I was really interested in what Angela wrote about how space affects creativity and how to manage space using Trello. She made a lot of sense, and reading the post by Jeff Goins that Angela referenced helped clarify things even further. Jeff describes the three spaces in our creative lives like this:

  1. Physical space: There is a relationship between the place you work and the work you do.
  2. Mental space: If your mind is consumed with worries and concerns—pending deadlines and to-do items—you won’t be thinking clearly.
  3. Spiritual space: Creativity is a spiritual act, a work of the heart. If my internal life is messy, can you imagine what that means for what I’ll create? You guessed it—a mess.

I like the ideas of different spaces and how they affect your creativity. I’ve always believed this and known it to be true in my own life. When my physical space is messy, I know my emotional space is messy. But I’ve never used this idea of spaces in my to-do lists before. Since reading these articles, I started to use this concept in practice and it really worked for me. I started to get more to-do items done and I felt a lot more grounded in all of my spaces. There’s something really satisfying about moving cards (how you make to-do items in Trello) around on Trello. I like the way it’s so visual. I like how easy it is to see the pacing of my day, of my life. I like being able to see where in the three spaces of my life there is a potential bottleneck.

Leslie’s spaces Trello to-do board

I’ve made a slight adjustment to the three spaces concept. I’ve added a separate mental space for both my personal and my professional life. Even though my personal life and my professional life are very interweaved (and I don’t believe in life-work balance, just life balance), I found myself needing a separate mental space to-do list for each. This might be because when the lists get really long, I feel more stressed out. However, it doesn’t stress me out to have two separate lists next to each other. (This is probably some sort of psychology thing that is the complete opposite for other people.)

If you try this, I suggest that you do what works for you. That’s the beauty of Trello, you make it be what you need it to be. Nothing more. Nothing less. Just a little slice of organization heaven, right there own your screen.

Something else I should note, my professional mental space list isn’t filled with work project to-do’s. I keep those in Basecamp because I work with a team of people and we use Basecamp to collaborate on our projects. Instead, for my professional mental space, I make cards that are more about details for speaking, writing, and my personal/professional websites that live outside our team projects. Often, I’m the only one responsible for getting these details accomplished.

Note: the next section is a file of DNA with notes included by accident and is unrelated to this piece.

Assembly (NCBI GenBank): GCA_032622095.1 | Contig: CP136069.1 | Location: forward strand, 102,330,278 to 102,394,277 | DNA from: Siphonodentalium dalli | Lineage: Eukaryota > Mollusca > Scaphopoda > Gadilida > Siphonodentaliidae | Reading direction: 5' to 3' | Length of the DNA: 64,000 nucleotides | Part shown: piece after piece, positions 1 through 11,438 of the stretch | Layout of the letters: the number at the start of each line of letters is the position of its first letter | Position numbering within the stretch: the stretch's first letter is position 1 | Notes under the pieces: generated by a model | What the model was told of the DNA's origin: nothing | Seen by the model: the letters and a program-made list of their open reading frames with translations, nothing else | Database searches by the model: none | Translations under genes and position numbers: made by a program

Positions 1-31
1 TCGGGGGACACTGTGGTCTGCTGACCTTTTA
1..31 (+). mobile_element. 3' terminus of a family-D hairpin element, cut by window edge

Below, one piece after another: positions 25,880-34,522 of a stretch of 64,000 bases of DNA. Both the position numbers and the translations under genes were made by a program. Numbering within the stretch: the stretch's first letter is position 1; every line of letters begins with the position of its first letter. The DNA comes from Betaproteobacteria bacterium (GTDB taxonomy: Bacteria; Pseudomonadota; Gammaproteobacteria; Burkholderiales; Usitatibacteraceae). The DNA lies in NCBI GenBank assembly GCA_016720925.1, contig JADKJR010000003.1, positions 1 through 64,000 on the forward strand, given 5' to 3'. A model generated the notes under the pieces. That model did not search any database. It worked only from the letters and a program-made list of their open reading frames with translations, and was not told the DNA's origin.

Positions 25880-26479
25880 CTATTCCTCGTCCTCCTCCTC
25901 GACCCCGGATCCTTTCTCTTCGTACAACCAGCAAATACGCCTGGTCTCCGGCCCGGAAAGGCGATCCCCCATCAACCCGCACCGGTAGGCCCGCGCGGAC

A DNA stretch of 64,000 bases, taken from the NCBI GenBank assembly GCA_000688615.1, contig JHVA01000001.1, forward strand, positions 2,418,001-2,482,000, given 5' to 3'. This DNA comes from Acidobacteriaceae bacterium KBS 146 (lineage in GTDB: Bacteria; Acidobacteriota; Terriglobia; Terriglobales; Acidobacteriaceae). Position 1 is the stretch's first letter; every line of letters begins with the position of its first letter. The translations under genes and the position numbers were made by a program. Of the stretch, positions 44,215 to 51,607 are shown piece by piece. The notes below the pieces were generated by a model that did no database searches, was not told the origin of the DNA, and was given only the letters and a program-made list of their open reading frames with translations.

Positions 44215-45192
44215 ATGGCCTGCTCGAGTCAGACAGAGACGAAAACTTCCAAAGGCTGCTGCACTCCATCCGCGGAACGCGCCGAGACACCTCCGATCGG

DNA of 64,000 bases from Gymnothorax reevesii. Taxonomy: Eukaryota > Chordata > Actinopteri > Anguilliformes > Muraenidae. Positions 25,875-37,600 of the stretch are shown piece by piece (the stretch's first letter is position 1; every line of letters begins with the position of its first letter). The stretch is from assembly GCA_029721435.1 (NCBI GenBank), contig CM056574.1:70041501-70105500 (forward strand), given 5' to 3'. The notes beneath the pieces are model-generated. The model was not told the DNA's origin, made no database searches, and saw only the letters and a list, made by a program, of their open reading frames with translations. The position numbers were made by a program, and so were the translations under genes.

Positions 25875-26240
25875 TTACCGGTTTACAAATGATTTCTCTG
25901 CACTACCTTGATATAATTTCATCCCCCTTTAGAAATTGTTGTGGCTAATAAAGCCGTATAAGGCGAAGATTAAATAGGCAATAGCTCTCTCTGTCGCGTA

I’ve found that most of the things I need to do to keep balance in my creative/emotional/spiritual space are the same everyday. So I’ve added cards for these items and I don’t even bother checking them off the list, because I know I will need to do these things again. My creative/emotional/spiritual space to-do’s are:

  • Write Morning Pages
  • Be where your feet are
  • Kern something
  • Do one of four good deeds for the day
  • Take a walk
  • Create an effective process for a repeated task
  • Be mindful
  • Do water aerobics
  • Read a physical book
  • Answer: How did I make awesomeness and do good today?
  • Write daily reflection

When I start feeling like a snowflake is snowballing into an avalanche, I choose one of these things to do and I do it, right away. I don’t wait until I’m buried by emotional snow because that’s a real mess to clean up. After I choose a to-do in my creative/emotional/spiritual space, I move onto another item in another space and get it done.

Creativity happens when we make room for it to happen, when our spaces aren’t cluttered. Using this system helps me stay grounded and, at the same time, it allows me to move forward. I do my best to remember to be where my feet are and when I forget, I have a to-do item that reminds me.

Wonder Woman Underoos—children’s underwear that looked like a superhero uniform. I didn’t just wear my Underoos. And I didn’t pretend I was saving the world by myself. I had a partner in crime, my friend Thomas, complete with his very own Spider-Man Underoos. We were a team. We worked together to save the world in our own four-year-old kind of ways.

One summer day, we saved a slug that had made its way onto the hot paved driveway. The slug couldn’t find a way back to safety (aka the yard). Our challenge: work together to figure out how to relocate the slug without hurting it. We started on our superhero adventure together. We fashioned a contraption out of sticks and fresh leaves. Together we were able to bring the slug to safety and continue onto our next superhero adventure.